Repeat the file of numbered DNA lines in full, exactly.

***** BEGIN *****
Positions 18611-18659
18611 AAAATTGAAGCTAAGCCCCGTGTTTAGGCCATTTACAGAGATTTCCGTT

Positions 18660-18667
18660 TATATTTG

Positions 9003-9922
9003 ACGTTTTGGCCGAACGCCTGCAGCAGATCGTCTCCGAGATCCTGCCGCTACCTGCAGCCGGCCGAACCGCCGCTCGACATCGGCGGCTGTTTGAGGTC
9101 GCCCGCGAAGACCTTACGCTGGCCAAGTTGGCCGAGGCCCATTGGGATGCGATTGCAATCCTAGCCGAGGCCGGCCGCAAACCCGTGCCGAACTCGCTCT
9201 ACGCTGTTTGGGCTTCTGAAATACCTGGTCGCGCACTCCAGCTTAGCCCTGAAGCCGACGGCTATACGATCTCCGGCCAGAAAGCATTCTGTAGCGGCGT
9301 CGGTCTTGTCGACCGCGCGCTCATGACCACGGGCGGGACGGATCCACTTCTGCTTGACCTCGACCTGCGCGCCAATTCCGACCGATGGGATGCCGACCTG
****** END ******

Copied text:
Positions 18611-18659
18611 AAAATTGAAGCTAAGCCCCGTGTTTAGGCCATTTACAGAGATTTCCGTT

Positions 18660-18667
18660 TATATTTG

Positions 9003-9922
9003 ACGTTTTGGCCGAACGCCTGCAGCAGATCGTCTCCGAGATCCTGCCGCTACCTGCAGCCGGCCGAACCGCCGCTCGACATCGGCGGCTGTTTGAGGTC
9101 GCCCGCGAAGACCTTACGCTGGCCAAGTTGGCCGAGGCCCATTGGGATGCGATTGCAATCCTAGCCGAGGCCGGCCGCAAACCCGTGCCGAACTCGCTCT
9201 ACGCTGTTTGGGCTTCTGAAATACCTGGTCGCGCACTCCAGCTTAGCCCTGAAGCCGACGGCTATACGATCTCCGGCCAGAAAGCATTCTGTAGCGGCGT
9301 CGGTCTTGTCGACCGCGCGCTCATGACCACGGGCGGGACGGATCCACTTCTGCTTGACCTCGACCTGCGCGCCAATTCCGACCGATGGGATGCCGACCTG